Perhaps the greatest calling for the original NES title lies in how the game unfolds. From the impressive sprite work to the evocative music, it’s clear from the moment it starts that the game won’t be holding your hand. That is to say, the game provides no direction, and players can choose to explore Hyrule in whatever way they want. The Legend of Zelda introduced an open world adventure to gamers across the globe before that term had any meaning. The non-linearity of the game is what makes it so special, and even today most games give you, at least, the barebones of markers on the screen to help guide your way to the end. The Legend of Zelda instead allows players to decide what they want to do first, leading to some frustrating results if they arrive at a boss battle without the right weapon in hand. This is why above any other Zelda game in the series, the 8-bit version grants players more freedom, and those that enjoy exploration in its purest form will find no better experience on Nintendo Entertainment System.


7- Hyrule

The Legend of Zelda was a very large game for its time and was one of the first games to utilize the MMC1 memory mapper, which allowed for the ability to use a battery pack so players can save their progress throughout the game without needing to enter passwords. When the game was released, it was as much an eye-opening experience for gamers as Super Mario Bros had been. Hyrule provides players with a vast area in which they can spend their time, fighting enemies, collecting rupees, searching for secret dungeons, and finding items to help them throughout their journey. By and large, Hyrule is your oyster, and exploring the overworld is just as fun today as it was back in the late 1980s.

8 – Sound Effects

The sound design in The Legend of Zelda is also worth noting. Regardless of the hardware limitations of the NES console, Koji Kondo’s sound effects are still used in every Zelda game to this very day. Every strike of Link’s sword, every use of his shield, and every time you open a locked door, a jingle creates a sense of accomplishment in the player. This helps the game not only immerse the player but adds an ambiance that makes the entire journey just a bit more nerve-wracking. Take for instance when you draw closer to the labyrinth’s boss: you’ll hear the sounds of the creature roar through the dungeon walls, and when Link defeats the dungeon boss and grabs a piece of the Triforce, players will hear the triumphant tune we’d come to know and love so well decades later.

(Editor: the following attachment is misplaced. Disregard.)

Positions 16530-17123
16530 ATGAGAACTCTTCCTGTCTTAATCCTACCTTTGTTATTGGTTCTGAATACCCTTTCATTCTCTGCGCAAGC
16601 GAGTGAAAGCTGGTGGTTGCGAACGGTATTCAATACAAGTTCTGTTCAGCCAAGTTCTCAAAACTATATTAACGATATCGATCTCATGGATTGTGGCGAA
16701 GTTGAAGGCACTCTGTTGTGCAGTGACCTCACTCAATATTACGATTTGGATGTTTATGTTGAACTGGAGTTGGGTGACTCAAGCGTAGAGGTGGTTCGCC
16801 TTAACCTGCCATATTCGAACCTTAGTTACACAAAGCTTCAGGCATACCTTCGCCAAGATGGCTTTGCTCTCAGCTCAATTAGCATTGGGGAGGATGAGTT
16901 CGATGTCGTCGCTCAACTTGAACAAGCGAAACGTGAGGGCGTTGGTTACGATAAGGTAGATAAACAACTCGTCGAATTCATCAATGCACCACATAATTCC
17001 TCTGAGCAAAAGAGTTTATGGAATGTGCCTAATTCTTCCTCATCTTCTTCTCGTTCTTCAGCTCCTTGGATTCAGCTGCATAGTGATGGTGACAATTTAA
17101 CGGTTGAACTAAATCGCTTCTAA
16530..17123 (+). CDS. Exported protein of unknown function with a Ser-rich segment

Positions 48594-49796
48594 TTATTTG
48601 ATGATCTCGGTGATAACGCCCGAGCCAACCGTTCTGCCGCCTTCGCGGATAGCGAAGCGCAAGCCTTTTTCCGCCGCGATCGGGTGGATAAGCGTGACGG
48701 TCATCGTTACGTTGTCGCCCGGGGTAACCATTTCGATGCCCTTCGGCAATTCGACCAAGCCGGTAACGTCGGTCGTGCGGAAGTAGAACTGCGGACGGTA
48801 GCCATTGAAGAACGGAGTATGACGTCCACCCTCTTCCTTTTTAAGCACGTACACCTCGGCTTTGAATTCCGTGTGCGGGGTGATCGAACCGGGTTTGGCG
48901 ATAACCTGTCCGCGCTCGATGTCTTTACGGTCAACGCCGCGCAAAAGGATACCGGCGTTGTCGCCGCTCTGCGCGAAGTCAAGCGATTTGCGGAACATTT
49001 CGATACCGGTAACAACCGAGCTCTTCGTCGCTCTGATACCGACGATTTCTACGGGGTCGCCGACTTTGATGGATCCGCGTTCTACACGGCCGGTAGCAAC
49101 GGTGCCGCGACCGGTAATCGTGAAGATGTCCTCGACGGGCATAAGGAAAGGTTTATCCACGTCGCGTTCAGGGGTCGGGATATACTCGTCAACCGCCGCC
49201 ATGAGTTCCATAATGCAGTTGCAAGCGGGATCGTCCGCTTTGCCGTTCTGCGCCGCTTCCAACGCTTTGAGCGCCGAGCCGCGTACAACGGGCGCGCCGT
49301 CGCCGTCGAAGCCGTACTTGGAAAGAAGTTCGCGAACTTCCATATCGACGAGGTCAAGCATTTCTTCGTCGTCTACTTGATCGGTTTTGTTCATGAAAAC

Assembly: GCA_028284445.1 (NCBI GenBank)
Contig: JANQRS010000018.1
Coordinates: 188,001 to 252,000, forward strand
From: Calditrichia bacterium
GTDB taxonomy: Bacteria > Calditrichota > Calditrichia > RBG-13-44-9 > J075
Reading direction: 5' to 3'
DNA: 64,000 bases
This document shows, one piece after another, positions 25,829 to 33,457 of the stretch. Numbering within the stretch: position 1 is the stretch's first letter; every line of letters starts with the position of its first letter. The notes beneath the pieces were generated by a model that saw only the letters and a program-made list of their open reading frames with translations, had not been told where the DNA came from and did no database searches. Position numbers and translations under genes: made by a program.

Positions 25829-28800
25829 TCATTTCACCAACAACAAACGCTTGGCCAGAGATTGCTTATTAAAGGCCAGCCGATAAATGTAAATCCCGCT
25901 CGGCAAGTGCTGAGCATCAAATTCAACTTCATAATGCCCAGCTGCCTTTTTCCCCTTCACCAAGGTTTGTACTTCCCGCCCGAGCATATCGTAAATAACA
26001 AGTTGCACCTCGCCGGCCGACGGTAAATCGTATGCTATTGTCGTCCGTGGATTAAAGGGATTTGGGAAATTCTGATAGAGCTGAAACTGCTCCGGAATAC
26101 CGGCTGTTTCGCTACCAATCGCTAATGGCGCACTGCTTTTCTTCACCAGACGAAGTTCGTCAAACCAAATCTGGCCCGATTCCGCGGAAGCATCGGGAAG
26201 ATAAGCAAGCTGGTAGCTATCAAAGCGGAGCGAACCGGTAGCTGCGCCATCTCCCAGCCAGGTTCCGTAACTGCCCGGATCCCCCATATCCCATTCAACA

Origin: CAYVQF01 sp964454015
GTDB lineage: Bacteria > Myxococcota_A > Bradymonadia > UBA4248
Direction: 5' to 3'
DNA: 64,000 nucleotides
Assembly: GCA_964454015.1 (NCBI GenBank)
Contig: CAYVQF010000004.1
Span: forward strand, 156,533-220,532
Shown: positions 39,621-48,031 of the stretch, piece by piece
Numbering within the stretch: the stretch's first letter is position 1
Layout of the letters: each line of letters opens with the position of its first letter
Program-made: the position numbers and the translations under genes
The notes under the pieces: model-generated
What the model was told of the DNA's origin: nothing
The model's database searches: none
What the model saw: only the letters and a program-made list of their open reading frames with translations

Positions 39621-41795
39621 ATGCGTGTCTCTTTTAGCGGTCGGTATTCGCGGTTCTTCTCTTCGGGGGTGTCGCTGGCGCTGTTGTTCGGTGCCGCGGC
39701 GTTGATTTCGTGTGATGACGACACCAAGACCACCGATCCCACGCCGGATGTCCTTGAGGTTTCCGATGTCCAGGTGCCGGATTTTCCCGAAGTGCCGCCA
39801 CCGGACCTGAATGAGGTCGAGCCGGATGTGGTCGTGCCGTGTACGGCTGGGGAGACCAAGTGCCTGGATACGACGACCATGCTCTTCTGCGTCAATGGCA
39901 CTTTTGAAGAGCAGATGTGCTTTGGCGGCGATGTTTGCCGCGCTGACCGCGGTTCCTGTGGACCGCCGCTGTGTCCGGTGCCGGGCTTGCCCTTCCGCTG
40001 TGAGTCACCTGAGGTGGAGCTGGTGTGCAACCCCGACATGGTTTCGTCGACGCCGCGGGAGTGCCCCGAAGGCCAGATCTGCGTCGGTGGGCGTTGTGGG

9- Legend of Zelda Nine Dungeons

The Legend of Zelda takes place in between the overworld and the 9 dungeons that populate the underworld of Hyrule. Ideally, you will want to complete each of the nine dungeons in a specific order, but because of the open world exploration, you’re likely to discover them out of turn. This might seem like a problem, and honestly, it can be if you arrive at a destination without a specific item, but this is also what gives The Legend of Zelda so much of its appeal. Finding the entrance to some of the later underworld dungeons can be challenging (and I won’t lie – you will most likely turn to a guide), but the sheer variety and endless options are just another reason this game has replay value.


10- Dungeon Maps

The Legend of Zelda challenges players to find their way through nine dangerous and dark dungeons, and with each dungeon, it gets increasingly harder. The further you dig, the greater your rewards, and in the days of no internet, finding the map for each dungeon was crucial to finishing the game. I cannot stress how important these maps are, and while players can now turn to the world-wide-web for assistance, those of you who try to finish the game without the internet’s help will feel a great sense of accomplishment once it is over. Every dungeon has a dungeon map hidden in one of its rooms, and finding these maps is just as fun and rewarding as defeating the dungeon bosses.

Zelda NES manual

11 – Difficulty

The difficulty in Legend of Zelda varies. If you have intimate knowledge of series you can speed through it in less than a day. At the beginning of the game things run pretty smooth, provided you entered the first cave and acquired the sword right from the start, but as the story unfolds, things become increasingly difficult. Once you obtain all the power-ups and sword upgrades, it’s not too hard, but if you are missing an item, you can quickly find yourself overwhelmed in several dungeons. It’s no wonder that the original Zelda came with one of the earliest strategy guides because without it the game is actually incredibly tough to beat. Top this all off with a more difficult and devious second quest, and you have a game full of replay value.

12 – Legend of Zelda Speed Runs